• categories — since scenarioType can be reused in multiple categories, here one can determine in which categories components should be available. If empty they will be available in all categories.

Filter OpenApi enrichers for desired responses

name1: { providerType: openAPI
url = "http://myservice.com/swagger"
security: {}
namePattern: "customer.*"
allowedMethods: ["GET", "POST"]
codesToInterpretAsEmpty: [404]
}

Configuration of OpenApi enrichers consists of basic data like url of swagger definition, and optional security configuration.

A single OpenApi definition can describe plenty of operations at the same time, but it doesn’t mean we want to integrate Nusskacker with all of them. Some can be irrelevant to our domain or should be unavailable for Nusskacker for other reasons. In the namePattern configuration field, we can provide a regular expression that filters out unwanted operations. Filtering is done also by the http method. By default only GET operations are available, but they can be changed using allowedMethods.

By default, invocation of OpenApi enricher is considered as successful if it responds with a 2xx HTTP status code. From the business perspective, it’s not always enough — we might consider the absence of resources also as a successful response. Using codesToInterpretAsEmpty Nussknacker can be told which HTTP status codes consider successful but empty responses.

Customise components to optimise user’s work

Nussknacker has a really friendly UI, but sometimes even the most experienced domain expert may forget the name of some parameter or simply make a typo.

In order to limit this, parameters of components in Nussknacker can be pampered with default values and additional validation arising from your domain. Also, special editors can be provided (e.g. with a select box with a hard-coded list of values, instead of a text field). Links to external resources can be attached to each component/fragment as well. Not only it makes users feel that the tool is tailored to their business but also optimizes their work.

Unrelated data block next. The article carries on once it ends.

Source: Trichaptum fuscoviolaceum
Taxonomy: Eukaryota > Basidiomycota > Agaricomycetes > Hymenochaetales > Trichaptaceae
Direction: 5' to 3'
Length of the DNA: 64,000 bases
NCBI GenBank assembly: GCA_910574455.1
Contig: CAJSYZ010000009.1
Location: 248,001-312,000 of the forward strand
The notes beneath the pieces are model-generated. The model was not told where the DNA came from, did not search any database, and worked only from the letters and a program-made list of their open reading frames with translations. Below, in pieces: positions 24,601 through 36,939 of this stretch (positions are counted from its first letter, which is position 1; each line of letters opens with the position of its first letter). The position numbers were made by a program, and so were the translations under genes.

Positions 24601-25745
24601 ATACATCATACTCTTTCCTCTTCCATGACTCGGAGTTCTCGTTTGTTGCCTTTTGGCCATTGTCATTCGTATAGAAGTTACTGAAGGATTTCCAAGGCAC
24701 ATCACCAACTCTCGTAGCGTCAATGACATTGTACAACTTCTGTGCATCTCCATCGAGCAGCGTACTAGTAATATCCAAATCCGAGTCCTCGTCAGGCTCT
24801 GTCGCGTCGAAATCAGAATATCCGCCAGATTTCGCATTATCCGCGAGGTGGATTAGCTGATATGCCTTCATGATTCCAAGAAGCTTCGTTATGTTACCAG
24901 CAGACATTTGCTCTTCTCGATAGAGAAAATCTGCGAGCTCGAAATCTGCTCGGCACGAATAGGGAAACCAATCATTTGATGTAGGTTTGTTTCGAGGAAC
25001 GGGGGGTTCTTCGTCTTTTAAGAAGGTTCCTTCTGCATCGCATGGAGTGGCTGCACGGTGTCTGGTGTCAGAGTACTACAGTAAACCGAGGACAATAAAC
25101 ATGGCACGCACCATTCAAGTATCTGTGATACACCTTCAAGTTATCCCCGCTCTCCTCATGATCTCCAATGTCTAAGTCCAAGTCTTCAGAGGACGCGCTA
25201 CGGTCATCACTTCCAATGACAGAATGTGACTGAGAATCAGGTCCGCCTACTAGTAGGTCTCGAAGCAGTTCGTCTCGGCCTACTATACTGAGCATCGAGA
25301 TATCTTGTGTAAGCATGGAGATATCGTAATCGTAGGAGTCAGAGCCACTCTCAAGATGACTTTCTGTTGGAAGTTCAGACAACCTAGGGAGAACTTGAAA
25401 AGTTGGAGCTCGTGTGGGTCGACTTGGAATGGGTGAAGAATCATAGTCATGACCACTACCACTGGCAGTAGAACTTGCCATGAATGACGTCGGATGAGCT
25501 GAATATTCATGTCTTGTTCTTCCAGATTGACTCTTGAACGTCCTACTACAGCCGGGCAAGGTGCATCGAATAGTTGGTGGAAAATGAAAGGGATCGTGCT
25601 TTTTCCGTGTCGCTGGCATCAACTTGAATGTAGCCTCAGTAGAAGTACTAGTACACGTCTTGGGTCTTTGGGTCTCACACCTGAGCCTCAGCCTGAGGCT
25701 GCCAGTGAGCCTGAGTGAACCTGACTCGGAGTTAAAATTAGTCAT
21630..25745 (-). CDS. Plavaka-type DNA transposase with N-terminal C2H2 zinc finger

The above component is customized with the following configuration:

modelConfig {

additionalPropertiesConfig {

customProperty {

label: "my custom property"

editor: {

type: "TextareaParameterEditor"

}

validators: [

{

type: "MandatoryParameterValidator"

}

]

}

}

Additional properties

Nussknacker scenarios can implement different use cases and those sometimes have to be parametrized — regardless of data they process. E.g. in the marketing domain, where each scenario realizes one campaign it could be the id of this campaign.

The Properties button in Nussknacker opens a modal with a form where the user sets the required (or not) information for each scenario. It can be common settings like name or description or specific to processing type and engine (e.g. schema in RequestResponse or parallelism in streaming). These are “technical” settings, but it is possible to configure others, which are specific to the domain.

modelConfig {

additionalPropertiesConfig {

customProperty {

label: "my custom property"

editor: {

type: "TextareaParameterEditor"

}

validators: [

{

type: "MandatoryParameterValidator"